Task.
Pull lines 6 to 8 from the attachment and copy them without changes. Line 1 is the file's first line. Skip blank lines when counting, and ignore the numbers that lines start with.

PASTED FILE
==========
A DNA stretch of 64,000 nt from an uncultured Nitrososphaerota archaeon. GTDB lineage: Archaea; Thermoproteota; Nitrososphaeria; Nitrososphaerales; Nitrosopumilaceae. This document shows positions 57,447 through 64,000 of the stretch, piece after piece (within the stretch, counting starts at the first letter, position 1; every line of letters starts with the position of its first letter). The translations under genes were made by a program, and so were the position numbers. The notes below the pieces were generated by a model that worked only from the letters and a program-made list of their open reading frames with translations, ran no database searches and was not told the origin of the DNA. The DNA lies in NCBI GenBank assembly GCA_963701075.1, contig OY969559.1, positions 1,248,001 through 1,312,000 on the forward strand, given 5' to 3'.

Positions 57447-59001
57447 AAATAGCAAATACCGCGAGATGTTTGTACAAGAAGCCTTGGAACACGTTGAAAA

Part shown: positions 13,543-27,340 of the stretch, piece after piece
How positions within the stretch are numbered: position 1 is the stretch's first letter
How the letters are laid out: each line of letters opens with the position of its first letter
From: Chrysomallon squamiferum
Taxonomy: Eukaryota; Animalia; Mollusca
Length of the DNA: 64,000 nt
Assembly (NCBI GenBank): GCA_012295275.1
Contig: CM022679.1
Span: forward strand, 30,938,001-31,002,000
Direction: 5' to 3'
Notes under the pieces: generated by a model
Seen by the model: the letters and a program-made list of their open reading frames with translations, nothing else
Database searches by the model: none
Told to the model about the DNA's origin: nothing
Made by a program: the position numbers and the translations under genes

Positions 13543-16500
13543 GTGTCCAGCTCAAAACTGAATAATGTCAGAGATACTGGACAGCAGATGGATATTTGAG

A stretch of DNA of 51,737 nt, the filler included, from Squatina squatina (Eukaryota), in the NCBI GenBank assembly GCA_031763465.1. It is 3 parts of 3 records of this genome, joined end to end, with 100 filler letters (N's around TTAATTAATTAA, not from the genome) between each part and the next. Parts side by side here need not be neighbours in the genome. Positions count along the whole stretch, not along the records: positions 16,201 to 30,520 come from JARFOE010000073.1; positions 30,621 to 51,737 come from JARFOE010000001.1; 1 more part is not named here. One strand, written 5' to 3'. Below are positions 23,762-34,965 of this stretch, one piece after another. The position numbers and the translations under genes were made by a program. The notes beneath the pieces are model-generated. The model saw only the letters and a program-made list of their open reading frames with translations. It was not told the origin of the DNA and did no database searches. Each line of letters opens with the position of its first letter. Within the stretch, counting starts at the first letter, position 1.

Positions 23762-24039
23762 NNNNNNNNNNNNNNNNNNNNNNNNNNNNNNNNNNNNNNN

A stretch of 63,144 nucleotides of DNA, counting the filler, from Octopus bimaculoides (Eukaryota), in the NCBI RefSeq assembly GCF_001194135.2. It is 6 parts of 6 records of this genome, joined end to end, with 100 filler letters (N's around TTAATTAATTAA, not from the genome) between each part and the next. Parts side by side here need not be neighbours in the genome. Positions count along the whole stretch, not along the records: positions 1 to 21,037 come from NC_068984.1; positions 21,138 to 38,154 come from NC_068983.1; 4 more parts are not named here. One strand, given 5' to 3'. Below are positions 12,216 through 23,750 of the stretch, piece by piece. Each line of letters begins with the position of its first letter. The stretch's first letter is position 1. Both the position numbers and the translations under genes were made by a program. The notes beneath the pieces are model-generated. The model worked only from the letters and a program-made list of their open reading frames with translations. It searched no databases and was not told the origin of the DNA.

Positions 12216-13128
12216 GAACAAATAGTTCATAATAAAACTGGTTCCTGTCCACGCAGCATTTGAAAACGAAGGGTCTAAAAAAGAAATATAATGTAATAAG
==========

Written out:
How the letters are laid out: each line of letters opens with the position of its first letter
From: Chrysomallon squamiferum
Taxonomy: Eukaryota; Animalia; Mollusca